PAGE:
University of Toronto

Shelley Peterson Student Art Exhibition & Awards
Student Engagement in the Arts Awards
Get Involved
Opportunities in the Arts
About ArtsZone
new media
visual art


The Shelley Peterson Student Art Exhibition and Awards showcases the artistic excellence of undergraduate students in the University’s tri-campus visual arts programs. The 2019 University of Toronto Shelley Peterson Art Exhibition (SPSAE) runs from April 17 - May 18, 2019 at the Art Museum at the University of Toronto.

On April 17, students, faculty, and staff from across the University celebrated the 2019 SPSAE at a Exhibition Opening and Award Reception held in the UTAC Gallery of the Art Museum at U of T. Thank you to the incredible Art Museum team, led by Executive Director, Barbara Fischer, Curator Sarah Robayo Sheridan, staff members Maureen Smith and Marsya Maharani. Together they worked with students in the Master of Museum Studies Programs - Laetitia Dandavino-Tardif, Kesang Nanglu, and Melina Mehr – to curate and produce this exquisite show.

The Exhibition and Awards are also made possible because of some key partnerships. Thank you to the The Honourable David Peterson, Chancellor Emeritus, and Shelley Peterson for their continued patronage of this event and arts activities across the University. We also thank the U of T Pillar Sponsorship Program Affinity Partner, Manulife for their generous support of this event.

Congratulations to the 19 students whose work is being showcased in this incredible Exhibition! Student works by: Sabrina Bilic, Mackenzie Boyd, Jasmine Canaviri-Laymon, Christopher Dela Cruz, Jasmine Feng, Anran Guo, Nada Hafez, hayung kim, Katie Kirk, Aniça Latchman, James Legaspi, Ryan Manahan, Iori Matsushima, Sarah Pereux, Kachely Peters, Sara Kei Tawanapoor, Thắng Vũ, Andrew Wei, and Jiaqi Yuan.

SPSAE Juror Award Recipients 2019

Each year a juror selects three art works from the SPSAE exhibition for top honours. Our juror this year is Nahed Mansour, a Toronto-based multidisciplinary artist and curator.

Left to Right: Sarah Thereux, award winner; Jiaqi Yuan, award winner; Thắng Vũ, award winner; and MVS student curators - Kesang Nanglu, Melina Mehr, Laetitia Dandavino-Tardiff

Photograph credit: Dominic Chan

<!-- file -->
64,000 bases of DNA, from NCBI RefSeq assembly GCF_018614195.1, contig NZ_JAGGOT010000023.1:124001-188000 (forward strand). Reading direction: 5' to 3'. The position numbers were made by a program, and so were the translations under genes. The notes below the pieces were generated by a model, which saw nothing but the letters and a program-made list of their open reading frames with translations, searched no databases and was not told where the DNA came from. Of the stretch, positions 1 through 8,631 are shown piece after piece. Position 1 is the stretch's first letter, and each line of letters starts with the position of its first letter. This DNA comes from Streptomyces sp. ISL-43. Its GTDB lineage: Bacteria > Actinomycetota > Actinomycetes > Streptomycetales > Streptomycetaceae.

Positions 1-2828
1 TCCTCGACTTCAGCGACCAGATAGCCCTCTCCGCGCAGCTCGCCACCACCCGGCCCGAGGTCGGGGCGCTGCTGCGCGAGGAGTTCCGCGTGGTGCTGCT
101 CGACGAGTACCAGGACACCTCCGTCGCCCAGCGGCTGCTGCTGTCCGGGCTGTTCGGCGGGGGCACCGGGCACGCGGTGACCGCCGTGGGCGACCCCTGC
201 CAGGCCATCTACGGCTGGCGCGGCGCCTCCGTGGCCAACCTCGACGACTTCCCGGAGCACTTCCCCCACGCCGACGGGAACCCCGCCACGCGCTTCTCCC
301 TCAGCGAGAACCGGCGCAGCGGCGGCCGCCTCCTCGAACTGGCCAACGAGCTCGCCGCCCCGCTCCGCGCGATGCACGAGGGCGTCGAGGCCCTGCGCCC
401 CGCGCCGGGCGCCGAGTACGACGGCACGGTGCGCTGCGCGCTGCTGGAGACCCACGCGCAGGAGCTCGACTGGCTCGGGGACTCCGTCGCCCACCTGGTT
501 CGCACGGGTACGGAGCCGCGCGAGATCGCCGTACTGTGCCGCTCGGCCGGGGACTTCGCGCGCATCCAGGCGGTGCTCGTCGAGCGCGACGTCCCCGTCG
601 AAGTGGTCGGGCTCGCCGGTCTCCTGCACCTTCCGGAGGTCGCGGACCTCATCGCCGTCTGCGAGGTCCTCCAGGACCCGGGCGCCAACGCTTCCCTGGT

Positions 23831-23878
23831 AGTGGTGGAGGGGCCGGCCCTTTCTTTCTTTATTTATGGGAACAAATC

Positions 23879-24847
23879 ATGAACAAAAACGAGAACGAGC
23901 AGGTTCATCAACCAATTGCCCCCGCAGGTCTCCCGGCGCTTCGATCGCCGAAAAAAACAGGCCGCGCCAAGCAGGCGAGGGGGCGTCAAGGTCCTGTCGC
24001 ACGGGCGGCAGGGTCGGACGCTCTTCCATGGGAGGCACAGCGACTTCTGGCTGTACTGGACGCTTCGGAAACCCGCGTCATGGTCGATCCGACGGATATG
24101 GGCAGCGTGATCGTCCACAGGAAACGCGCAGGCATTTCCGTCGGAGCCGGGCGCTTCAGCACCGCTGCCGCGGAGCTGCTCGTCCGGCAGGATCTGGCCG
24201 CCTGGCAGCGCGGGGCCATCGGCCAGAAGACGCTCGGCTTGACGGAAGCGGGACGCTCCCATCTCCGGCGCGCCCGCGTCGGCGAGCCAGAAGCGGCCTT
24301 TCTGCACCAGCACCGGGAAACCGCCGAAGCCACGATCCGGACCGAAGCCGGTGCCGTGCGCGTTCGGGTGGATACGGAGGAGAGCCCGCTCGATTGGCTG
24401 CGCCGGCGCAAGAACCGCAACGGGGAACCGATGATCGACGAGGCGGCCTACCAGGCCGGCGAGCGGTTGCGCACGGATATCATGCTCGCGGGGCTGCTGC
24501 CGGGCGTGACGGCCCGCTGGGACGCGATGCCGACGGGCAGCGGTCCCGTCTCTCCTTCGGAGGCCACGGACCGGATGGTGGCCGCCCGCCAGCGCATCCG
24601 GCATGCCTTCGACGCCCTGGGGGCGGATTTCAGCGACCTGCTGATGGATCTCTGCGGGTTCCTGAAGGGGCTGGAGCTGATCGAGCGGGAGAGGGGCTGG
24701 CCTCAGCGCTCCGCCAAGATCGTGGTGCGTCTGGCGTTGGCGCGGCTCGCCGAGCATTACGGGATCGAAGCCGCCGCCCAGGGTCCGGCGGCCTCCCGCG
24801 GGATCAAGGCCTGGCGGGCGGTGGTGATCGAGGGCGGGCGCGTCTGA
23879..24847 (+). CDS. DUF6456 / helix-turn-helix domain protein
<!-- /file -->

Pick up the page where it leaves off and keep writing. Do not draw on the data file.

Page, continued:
Sarah Pereux

Art works: The Beaver (Sal) , 2018 and The Canada Goose , 2018
Graphite on Paper

Photograph credit: Dominic Chan

Is there still such thing as a Canadian national identity? Sarah Pereux challenges this question in her reappropriation of two national symbols. Between stages of life and death, these grotesque animals intertwine Canada’s violent past with the environmental and political concerns of the present. These deformed creatures offer a new consideration of the complex Canadian experience.

Juror citation : Sarah Pereux's detailed black and white drawings The Beaver (Sal) and The Canada Goose demonstrate high technical skills with beautifully balanced compositions. Pereux's grotesque re-imagination of two of Canada's most iconic animals successfully evokes histories of settler-colonial genocide and environmental destruction.

Jiaqi Yuan

Art work: Futuristic Toy , 2018

Photograph credit: Dominic Chan

Inspired by the writings of Karl Marx, Jiaqi Yuan has developed a practice concerned with the mechanization of human labour and the societal impact of automation. Futuristic Toy is composed of a Chinese rattle drum connected to a mechanism that replicates the movement required to play the instrument. Here, machinery is used to dehumanize a handmade object — symbolic of tradition and history — erased by the threat of an increasingly industrialized world.

Juror citation : The found Chinese rattle drum in Jiaqi Yuan's Futuristic Toy evokes playful movement and cultural specificity. By undermining the familiar object with the cold machinery that controls it, Yuan provides an acute critique of our increasingly automated world.

Thắng Vũ

Art work: Who Cares ,2018
Fabricated aluminum, constructed plywood and found rattle drum

Photograph credit: Dominic Chan

Who Cares documents a performance by Thắng Vũ wherein passersby were invited to contribute money towards his submission to an art exhibition. Unable to raise the necessary funds to pay the submission fee, Vu never applied for the show. Part social experiment, part critique, Vu’s performance brings to question the commodification of art, and the hierarchies of power embedded within the art world.

Juror citation: Thang Vu's triptych Who Cares documents his performance critiquing the economies upholding the art market. The work stands out in its ability to simultaneously contextualize the performance and showcase Vu's aesthetic and conceptual experimentation across mediums.

2018 Shelley Peterson Student Art Exhibition & Awards

2017 Shelley Peterson Student Art Exhibition & Awards

The University of Toronto SPSAE & Awards are generously supported through the Pillar Sponsorship Program by: